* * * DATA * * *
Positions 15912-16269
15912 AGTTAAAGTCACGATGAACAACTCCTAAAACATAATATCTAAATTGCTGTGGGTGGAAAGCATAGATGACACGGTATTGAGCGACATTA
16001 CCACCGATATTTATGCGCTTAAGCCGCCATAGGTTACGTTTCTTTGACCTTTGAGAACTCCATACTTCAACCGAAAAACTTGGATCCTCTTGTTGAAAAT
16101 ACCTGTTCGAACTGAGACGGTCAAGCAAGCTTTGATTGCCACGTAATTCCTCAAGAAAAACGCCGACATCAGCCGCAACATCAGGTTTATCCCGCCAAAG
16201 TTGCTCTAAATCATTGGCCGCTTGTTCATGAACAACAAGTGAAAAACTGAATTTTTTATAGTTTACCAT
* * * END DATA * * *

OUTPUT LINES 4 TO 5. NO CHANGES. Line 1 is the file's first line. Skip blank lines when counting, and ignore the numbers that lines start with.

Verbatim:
16101 ACCTGTTCGAACTGAGACGGTCAAGCAAGCTTTGATTGCCACGTAATTCCTCAAGAAAAACGCCGACATCAGCCGCAACATCAGGTTTATCCCGCCAAAG
16201 TTGCTCTAAATCATTGGCCGCTTGTTCATGAACAACAAGTGAAAAACTGAATTTTTTATAGTTTACCAT